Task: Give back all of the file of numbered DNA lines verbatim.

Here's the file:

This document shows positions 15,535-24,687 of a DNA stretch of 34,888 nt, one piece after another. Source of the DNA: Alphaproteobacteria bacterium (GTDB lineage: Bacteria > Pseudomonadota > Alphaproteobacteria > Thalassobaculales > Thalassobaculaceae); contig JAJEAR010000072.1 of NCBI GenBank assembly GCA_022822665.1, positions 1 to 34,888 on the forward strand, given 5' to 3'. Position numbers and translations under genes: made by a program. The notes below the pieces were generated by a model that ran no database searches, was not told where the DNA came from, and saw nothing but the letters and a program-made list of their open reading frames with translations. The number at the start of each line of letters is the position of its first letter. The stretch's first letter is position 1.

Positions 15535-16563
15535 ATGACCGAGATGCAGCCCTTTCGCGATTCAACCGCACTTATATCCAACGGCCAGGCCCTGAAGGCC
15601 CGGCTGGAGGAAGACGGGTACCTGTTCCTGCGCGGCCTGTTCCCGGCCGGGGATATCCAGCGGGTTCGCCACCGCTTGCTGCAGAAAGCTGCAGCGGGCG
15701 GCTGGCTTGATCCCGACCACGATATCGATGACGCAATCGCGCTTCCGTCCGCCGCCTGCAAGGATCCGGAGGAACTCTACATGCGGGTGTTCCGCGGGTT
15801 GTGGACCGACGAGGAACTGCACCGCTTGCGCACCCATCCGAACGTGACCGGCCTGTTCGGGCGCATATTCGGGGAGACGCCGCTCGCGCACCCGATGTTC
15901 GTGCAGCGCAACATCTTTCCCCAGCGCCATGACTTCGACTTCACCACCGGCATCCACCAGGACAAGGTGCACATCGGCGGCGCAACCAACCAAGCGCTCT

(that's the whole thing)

This document shows positions 15,535-24,687 of a DNA stretch of 34,888 nt, one piece after another. Source of the DNA: Alphaproteobacteria bacterium (GTDB lineage: Bacteria > Pseudomonadota > Alphaproteobacteria > Thalassobaculales > Thalassobaculaceae); contig JAJEAR010000072.1 of NCBI GenBank assembly GCA_022822665.1, positions 1 to 34,888 on the forward strand, given 5' to 3'. Position numbers and translations under genes: made by a program. The notes below the pieces were generated by a model that ran no database searches, was not told where the DNA came from, and saw nothing but the letters and a program-made list of their open reading frames with translations. The number at the start of each line of letters is the position of its first letter. The stretch's first letter is position 1.

Positions 15535-16563
15535 ATGACCGAGATGCAGCCCTTTCGCGATTCAACCGCACTTATATCCAACGGCCAGGCCCTGAAGGCC
15601 CGGCTGGAGGAAGACGGGTACCTGTTCCTGCGCGGCCTGTTCCCGGCCGGGGATATCCAGCGGGTTCGCCACCGCTTGCTGCAGAAAGCTGCAGCGGGCG
15701 GCTGGCTTGATCCCGACCACGATATCGATGACGCAATCGCGCTTCCGTCCGCCGCCTGCAAGGATCCGGAGGAACTCTACATGCGGGTGTTCCGCGGGTT
15801 GTGGACCGACGAGGAACTGCACCGCTTGCGCACCCATCCGAACGTGACCGGCCTGTTCGGGCGCATATTCGGGGAGACGCCGCTCGCGCACCCGATGTTC
15901 GTGCAGCGCAACATCTTTCCCCAGCGCCATGACTTCGACTTCACCACCGGCATCCACCAGGACAAGGTGCACATCGGCGGCGCAACCAACCAAGCGCTCT